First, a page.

Jennifer Doyle

Jennifer Doyle

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CalArts Campus


Paul Brach Lecture Series

Jennifer Doyle is a Professor of English at the University of California, Riverside. She is a queer theorist, art critic and sports writer.

Currently, Jennifer Doyle is working on a collection of essays on art and sport. She is also writing about paranoia, harassment and the workplace. In 2015, she curated Nao Bustamante: Soldadera, for the Vincent Price Art Museum. She is also the curator of “The Tip of Her Tongue,” a feminist performance art series presented by The Broad Museum, in Los Angeles. She is a member of the Board of Directors at Human Resources, Los Angeles, a space dedicated to performance-based and interdisciplinary experimental art. 

Professor Doyle’s major publications include:

Campus Sex/Campus Security (2015), which explores the relationship between Title IX administration, harassment, and campus policing. This book features in Semiotext(e)’s series, Interventions.

Hold It Against Me: Difficulty and Emotion in Contemporary Art (Duke University Press, 2013) explores the idea of difficulty in art, ideologies of emotion, and how emotion circulates in and around art in flows that are directed by histories both personal and political. Drawing from the way the term “difficulty” circulates in poetics and music, Hold It Against Me tackles contemporary artworks, some of which have been intensely controversial. Refusing the discourse of controversy that has framed the reception of artists like Ron Athey and David Wojnarowicz, Doyle re-centers understanding of their work on its emotional complexity, and places it in relation to works by artists like Adrian Howells, Franko B., Carrie Mae Weems, James Luna, and Nao Bustamante.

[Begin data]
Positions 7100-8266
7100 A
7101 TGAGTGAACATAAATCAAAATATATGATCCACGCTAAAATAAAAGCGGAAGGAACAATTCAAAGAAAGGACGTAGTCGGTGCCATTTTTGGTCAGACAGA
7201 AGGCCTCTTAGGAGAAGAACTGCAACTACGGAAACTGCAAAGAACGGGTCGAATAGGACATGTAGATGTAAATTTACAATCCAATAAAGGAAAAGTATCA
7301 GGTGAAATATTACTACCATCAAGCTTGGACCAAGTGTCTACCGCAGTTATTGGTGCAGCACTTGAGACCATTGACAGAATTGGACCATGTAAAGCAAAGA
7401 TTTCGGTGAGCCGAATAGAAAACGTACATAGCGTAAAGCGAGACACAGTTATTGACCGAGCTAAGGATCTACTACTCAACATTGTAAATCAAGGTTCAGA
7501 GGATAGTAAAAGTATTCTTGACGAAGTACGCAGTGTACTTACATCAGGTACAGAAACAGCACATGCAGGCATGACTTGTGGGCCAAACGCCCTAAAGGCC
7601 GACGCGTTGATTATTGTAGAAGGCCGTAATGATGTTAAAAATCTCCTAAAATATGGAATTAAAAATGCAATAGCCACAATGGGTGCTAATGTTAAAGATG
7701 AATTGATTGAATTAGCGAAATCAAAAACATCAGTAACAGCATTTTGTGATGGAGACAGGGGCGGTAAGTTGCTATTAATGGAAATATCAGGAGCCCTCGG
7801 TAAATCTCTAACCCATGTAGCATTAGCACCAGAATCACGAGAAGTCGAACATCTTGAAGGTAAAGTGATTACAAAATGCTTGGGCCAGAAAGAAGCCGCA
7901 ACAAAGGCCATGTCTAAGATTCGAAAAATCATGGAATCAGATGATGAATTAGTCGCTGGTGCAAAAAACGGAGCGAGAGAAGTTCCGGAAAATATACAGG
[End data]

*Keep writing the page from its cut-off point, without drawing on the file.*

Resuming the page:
Sex Objects: Art and the Dialectics of Desire (University of Minnesota Press, 2006) was a finalist for a Lambda Literary Foundation award for writing in art and culture, and received an honorable mention for the Alan Bray Memorial Book Prize (awarded by the queer caucus for the MLA). This work steps back from narratives of repression and prohibition to consider more carefully how and where sex “happens” in art – as well as how discourse on sexuality is deployed in criticism. In chapters on desire and boredom in Moby Dick, women in Warhol’s films, Thomas Eakins’s gender panic, intimacy and Tracey Emin, and Vaginal Davis’s performances as Vanessa Beecroft, Sex Objects offers an alternative to the diagnostic habits of thought that shape writing about art and sexuality in which the art object appears as a concrete symptom of the artist’s sexual identity.

From 2007-2013, Doyle wrote From A Left Wing, a blog about the cultural politics of soccer. In 2013 she started a new blog, The Sport Spectacle. Her writing on sports has appeared in The New York Times, The Guardian, Deadspin, as well as in Social Text, Cabinet, and World Literature Today.